Methane emissions from oil and fossil gas facilities are skyrocketing, potentially accelerating the severity of climate change. Nowhere is the problem worse than in the United State’s Permian Basin, the biggest oil and gas field in the now world-leading petro-carbon producing nation. Stretching from Texas into New Mexico, satellites are detecting worsening levels of methane pollution. This comes as no surprise to “Texas” Sharon, one of the world’s first methane hunters. Recording thousands of leaks with a specially designed camera, she shares her observations with lead blogger and podcaster Michael Buchsbaum.

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Permian Climate Bomb: The US’ biggest oil and gas field is spewing dangerous amounts of methane

Methane pollution stemming from oil and gas production is accelerating climate change. New data from the International Panel on Climate Change (IPCC) finds that methane may be responsible for almost half of all global warming to date. As the United States becomes the world’s largest producer and exporter of oil and gas, monitoring suggests methane is simply billowing out from its biggest fields, particularly in Texas’ Permian Basin. In a new series on methane, lead blogger and podcaster, Michael Buchsbaum reviews the Permian’s growth and new efforts by Washington to get those rising emissions under control.

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Methane part 1 | The Global Energy Transition Podcast – Episode 6

While much of the international community’s climate action has focused on controlling carbon dioxide (CO2) emissions, in doing so, we’ve essentially given a pass on another very powerful greenhouse gas: methane.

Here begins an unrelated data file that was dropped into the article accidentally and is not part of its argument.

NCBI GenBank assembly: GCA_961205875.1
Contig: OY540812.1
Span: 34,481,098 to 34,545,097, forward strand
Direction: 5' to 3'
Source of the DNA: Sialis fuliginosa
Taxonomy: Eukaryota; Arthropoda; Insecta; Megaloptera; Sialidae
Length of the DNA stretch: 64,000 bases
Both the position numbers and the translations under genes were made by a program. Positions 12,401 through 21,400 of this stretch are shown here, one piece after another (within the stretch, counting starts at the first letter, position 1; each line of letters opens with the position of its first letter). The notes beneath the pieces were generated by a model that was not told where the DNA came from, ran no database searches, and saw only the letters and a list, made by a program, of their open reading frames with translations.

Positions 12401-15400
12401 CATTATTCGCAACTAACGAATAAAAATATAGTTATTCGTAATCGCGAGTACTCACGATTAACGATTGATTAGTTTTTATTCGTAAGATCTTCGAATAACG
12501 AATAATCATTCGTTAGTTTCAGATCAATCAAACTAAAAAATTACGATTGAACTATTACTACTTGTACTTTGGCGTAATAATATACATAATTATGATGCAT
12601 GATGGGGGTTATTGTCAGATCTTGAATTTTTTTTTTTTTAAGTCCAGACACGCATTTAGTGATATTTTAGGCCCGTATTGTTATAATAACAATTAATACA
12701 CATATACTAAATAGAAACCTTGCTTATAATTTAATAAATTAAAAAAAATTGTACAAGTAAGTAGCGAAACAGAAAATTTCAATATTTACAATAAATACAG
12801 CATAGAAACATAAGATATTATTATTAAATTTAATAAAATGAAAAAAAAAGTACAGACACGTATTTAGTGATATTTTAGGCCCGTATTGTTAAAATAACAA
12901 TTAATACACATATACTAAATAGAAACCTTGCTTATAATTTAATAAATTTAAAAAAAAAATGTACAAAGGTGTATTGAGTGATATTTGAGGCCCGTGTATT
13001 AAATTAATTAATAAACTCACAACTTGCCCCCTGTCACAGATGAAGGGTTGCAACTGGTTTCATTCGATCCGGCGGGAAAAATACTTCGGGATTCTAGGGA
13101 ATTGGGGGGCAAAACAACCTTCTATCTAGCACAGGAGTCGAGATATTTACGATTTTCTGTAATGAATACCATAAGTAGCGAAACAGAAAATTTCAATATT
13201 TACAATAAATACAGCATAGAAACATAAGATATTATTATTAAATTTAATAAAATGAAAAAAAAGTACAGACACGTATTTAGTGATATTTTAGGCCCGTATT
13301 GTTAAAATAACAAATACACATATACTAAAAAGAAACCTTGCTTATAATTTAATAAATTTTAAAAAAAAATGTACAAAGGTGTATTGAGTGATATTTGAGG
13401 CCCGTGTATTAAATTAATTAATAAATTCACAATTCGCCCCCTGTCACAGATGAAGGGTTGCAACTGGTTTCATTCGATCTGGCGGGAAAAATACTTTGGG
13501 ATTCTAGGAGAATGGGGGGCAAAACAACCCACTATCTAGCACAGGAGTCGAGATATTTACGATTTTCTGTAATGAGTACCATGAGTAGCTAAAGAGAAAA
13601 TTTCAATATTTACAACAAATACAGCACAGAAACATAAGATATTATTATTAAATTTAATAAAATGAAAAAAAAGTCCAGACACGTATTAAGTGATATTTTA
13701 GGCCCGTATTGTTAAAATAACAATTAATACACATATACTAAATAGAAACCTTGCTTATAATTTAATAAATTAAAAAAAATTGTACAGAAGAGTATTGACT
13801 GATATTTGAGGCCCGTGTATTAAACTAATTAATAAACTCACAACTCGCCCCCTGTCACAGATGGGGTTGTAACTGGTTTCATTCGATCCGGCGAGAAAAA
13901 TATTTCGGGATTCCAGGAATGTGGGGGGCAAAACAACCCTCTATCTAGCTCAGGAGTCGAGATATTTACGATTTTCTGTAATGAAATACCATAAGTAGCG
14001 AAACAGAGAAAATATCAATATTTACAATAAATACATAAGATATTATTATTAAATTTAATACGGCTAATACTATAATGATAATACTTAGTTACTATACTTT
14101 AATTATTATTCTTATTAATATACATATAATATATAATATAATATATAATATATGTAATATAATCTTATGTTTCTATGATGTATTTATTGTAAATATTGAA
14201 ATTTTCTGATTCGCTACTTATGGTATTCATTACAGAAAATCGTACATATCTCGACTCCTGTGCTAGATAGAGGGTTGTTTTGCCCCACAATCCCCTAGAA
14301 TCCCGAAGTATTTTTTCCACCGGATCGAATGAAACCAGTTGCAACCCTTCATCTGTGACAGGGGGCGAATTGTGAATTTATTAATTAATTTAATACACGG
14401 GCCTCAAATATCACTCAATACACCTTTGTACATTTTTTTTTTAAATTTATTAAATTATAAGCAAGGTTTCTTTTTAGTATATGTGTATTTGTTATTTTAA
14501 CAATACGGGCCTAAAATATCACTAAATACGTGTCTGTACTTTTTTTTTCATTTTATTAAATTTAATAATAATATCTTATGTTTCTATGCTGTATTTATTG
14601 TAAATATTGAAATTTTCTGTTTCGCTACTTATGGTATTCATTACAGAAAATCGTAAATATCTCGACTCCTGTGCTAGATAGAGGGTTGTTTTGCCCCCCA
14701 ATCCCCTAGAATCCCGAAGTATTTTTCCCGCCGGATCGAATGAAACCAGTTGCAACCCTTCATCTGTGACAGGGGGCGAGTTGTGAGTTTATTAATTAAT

With 86 times the warming impact of CO2 over a twenty-year period, new studies show that methane accounts for about 30-50 percent of today’s global warming.

Thankfully, after years of pressure from activists and climate scientists, in 2021 world leaders finally started paying attention to our growing methane problem. While US President Biden created something of a stir leading an international pledge to reduce methane emissions, the EU actually introduced some rules intended to control methane pollution both inside the 27-member bloc as well as outside of it.

In this first episode in a series focusing on methane, host Michael Buchsbaum interviews Tim Grabiel, Senior Lawyer with the Environmental Investigation Agency in Brussels about the EU’s newly proposed methane regulations.

Then heinterviews Otilia Nutu, an energy researcher at Romanian climate think tank, 2Celsius to talk about how the new rules may or may not apply to the EU’s second largest producer of fossil gas.

Finally, we hear an excerpt of an interview with methane hunter, James Turitto with the Clean Air Task Force about what he discovered in Romania as well.

You can play the episode below, and it’s also available on Spotify and Apple Podcasts.

Shownotes:

  • Click on this link to navigate to Environmental Investigation Agency and the EU’s new methane rules
  • Click here for more info on methane in Romania and 2Celsius’ Otilla Nutu.
  • Click here to read more about methane hunter, James Turitto and what he discovered in Romania.

Audio from the podcast was mixed and edited by audio expert Christian Kreymborg

Methane pledges with no cutting edges? Is the EU Commission ready to walk the talk on tackling crucial overall emissions?

At the beginning of the COP26 the United States, the European Union and over 100 partner countries launched the so-called Global Methane Pledge – aiming at reducing global methane emissions by at least 30 percent from 2020 levels by 2030. The overarching goal is to limit global warming to 1.5 degrees Celsius above pre-industrial levels (1850-1900). At the same time, the EU Commission is working on a legislative act to reduce methane emissions in the oil, gas and coal sectors. Andy Gheorghiu summarizes the state of play, explains the importance of the petrochemical sector and the supply chain and questions how ambitious the upcoming EU methane regulation might be.

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Hydrogen in Latin America. Handle with Care (I)

Latin America’s hydrocarbon producers have long considered hydrogen as a good opportunity to render their extractivist models “greener”. There are a range of concerns about blue and grey hydrogen, but even large-scale green hydrogen may have negative social and environmental impacts. This is part one in a series exploring the background of hydrogen and its risks across the region.